The N-terminal region of SK has the sequence $^42LTSRPAHG^50$ homologous to that of fibronectin. Although the functions of this motif is not elucidated, it is supposed that the motif function as a binding site to form SK-plasminogen complex or as a plasminogen recognition site of the complex in the activating reaction. Mutations were introduced at these residues ($^44S$, $^45R$, $^46P$) by PCR method. Among these mutants, the mutant which had Cys instead of 44Ser showed the lowest activity. The others showed similar activity to that of wild-type SK. To define if this mutant has intact structure or not, CD spectroscopy analysis was performed and this analysis showed that the mutant, Ser44→Cys, had slightly changed structure. Also to prove binding of this mutant to plasminogen, size-exclusion column chromatographic analysis was performed. The results showed that this mutant had binding activity. Therefore the residue, $^44Ser$, is important in catalytic activity of SK-plasminogen complex and the sequence $^42LTSRPAHG^50$ plays a catalytic role in this complex.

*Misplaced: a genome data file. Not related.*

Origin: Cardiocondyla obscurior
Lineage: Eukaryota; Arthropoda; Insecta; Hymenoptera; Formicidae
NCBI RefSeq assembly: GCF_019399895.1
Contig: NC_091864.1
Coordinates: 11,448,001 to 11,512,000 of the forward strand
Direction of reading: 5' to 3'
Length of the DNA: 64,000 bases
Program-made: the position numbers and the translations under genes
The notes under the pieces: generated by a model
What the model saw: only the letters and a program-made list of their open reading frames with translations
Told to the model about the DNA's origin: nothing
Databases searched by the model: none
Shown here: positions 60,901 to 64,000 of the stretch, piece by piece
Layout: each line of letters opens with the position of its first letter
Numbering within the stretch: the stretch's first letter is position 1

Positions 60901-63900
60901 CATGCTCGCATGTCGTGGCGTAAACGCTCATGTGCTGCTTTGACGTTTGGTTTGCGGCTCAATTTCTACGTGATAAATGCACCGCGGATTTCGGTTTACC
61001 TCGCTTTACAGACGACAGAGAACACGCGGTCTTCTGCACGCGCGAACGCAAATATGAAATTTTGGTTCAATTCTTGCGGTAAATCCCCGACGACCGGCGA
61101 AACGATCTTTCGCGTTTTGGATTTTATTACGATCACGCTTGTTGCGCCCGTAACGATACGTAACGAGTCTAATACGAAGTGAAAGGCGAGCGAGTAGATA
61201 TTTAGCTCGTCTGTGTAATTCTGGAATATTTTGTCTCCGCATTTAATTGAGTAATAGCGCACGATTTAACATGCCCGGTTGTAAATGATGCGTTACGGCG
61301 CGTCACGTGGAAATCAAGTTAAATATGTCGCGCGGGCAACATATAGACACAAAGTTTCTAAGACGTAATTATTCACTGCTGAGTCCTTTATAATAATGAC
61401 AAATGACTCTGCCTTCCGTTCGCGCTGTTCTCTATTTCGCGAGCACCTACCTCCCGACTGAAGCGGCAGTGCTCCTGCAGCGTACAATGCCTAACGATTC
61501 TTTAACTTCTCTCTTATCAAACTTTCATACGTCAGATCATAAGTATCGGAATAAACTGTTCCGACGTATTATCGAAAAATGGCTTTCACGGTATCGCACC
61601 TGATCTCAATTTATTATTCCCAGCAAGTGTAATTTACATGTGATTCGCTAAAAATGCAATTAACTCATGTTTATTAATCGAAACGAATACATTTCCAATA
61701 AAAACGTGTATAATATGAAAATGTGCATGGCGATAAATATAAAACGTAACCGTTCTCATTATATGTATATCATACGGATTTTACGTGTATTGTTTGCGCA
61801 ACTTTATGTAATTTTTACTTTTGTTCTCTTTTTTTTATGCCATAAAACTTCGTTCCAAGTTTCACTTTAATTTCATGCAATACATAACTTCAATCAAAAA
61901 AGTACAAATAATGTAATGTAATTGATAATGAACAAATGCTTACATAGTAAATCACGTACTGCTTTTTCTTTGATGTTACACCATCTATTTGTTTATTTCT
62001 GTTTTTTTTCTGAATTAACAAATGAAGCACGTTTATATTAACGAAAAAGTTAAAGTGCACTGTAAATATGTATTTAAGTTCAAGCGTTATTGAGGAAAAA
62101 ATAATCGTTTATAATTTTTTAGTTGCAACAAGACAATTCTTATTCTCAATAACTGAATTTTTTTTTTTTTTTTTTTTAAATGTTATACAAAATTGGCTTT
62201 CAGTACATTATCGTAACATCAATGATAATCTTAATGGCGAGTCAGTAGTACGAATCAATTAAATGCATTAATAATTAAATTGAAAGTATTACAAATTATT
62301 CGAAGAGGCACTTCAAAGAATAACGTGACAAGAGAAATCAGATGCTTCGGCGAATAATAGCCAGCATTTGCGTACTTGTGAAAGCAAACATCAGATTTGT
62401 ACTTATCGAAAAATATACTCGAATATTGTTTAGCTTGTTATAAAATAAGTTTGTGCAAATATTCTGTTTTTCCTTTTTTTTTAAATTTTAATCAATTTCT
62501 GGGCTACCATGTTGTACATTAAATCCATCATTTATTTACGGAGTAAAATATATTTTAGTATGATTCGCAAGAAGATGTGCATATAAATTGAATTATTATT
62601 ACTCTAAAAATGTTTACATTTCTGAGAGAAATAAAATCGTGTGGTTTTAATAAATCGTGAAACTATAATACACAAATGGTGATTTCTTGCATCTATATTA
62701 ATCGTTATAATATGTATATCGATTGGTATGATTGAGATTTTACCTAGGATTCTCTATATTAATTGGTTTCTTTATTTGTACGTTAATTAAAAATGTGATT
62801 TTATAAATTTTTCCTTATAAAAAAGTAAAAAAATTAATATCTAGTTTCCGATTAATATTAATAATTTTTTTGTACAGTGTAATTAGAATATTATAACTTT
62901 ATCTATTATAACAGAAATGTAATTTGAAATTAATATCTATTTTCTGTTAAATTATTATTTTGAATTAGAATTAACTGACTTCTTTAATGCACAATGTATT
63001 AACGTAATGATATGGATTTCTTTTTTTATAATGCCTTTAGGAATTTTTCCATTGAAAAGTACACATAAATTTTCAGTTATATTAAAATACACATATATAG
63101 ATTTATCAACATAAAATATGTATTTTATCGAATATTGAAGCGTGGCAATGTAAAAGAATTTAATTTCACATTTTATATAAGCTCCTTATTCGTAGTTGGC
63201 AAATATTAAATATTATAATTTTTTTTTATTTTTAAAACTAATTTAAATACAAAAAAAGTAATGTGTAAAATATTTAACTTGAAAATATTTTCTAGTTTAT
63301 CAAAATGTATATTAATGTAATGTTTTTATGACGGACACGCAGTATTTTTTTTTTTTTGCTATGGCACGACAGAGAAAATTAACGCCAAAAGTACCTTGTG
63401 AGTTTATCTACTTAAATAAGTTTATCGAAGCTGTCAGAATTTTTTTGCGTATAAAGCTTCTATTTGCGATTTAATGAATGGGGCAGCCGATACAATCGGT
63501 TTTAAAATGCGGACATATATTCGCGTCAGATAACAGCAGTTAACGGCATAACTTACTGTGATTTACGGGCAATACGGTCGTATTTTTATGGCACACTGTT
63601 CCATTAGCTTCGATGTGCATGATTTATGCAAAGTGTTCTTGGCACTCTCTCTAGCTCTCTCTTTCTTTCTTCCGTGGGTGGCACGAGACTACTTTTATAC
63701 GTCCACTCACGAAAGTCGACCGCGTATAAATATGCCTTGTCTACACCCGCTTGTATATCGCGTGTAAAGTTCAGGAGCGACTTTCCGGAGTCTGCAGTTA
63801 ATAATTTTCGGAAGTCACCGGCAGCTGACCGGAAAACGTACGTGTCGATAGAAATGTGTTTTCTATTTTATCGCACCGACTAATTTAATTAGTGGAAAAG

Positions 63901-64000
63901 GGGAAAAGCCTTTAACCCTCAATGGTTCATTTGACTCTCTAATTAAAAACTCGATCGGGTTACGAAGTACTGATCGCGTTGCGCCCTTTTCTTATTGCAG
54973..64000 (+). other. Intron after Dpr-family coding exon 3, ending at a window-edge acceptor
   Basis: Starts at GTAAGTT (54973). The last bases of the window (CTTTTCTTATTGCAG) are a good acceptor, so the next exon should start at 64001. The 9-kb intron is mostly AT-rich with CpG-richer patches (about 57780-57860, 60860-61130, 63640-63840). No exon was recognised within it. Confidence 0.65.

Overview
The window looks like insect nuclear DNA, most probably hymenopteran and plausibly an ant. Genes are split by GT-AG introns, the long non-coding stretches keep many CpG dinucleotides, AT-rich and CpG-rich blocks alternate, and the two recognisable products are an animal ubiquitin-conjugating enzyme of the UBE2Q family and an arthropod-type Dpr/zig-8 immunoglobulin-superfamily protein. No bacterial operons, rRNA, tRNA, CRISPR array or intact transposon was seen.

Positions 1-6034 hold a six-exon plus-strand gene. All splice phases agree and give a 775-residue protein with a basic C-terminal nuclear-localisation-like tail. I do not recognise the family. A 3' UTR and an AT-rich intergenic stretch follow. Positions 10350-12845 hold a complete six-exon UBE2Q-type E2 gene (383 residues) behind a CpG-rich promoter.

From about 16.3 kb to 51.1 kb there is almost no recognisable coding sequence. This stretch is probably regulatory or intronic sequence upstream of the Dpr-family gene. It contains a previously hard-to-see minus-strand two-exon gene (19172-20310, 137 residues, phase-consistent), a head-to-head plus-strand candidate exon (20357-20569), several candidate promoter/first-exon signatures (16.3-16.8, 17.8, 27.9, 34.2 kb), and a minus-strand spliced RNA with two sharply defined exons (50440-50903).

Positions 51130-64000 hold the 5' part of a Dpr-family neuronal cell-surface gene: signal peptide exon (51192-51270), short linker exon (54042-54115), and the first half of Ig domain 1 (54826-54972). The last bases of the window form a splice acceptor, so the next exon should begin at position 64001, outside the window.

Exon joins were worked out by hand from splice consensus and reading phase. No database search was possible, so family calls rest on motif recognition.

On the other hand, although SK is not a protease, it has been suggested that SK has evolved from an ancestral serine protease by gene duplication and fusion. The chimeric protein, which has Streptomyces griseus trypsin-type protease as the N-terminal region and 165 residues of SK C-terminus as the C-terminal region, is expected to activate plasminogen for fibrinolysis by plasminogen binding through C-terminal region of SK. This chimera was expressed in Bacillus subtilis and checked activity of SK and trypsin. Although the trypsin activity remained, SK activity was not shown. This is that the expressed chimera was digested by its trypsin activity. And the candidates of intermolecular proteolytic digestion were $^228Arg$ or $^231Lys$. Therefore C-terminal region of SK alone was so unstable that N-terminal region of SK donate the stability of whole structure.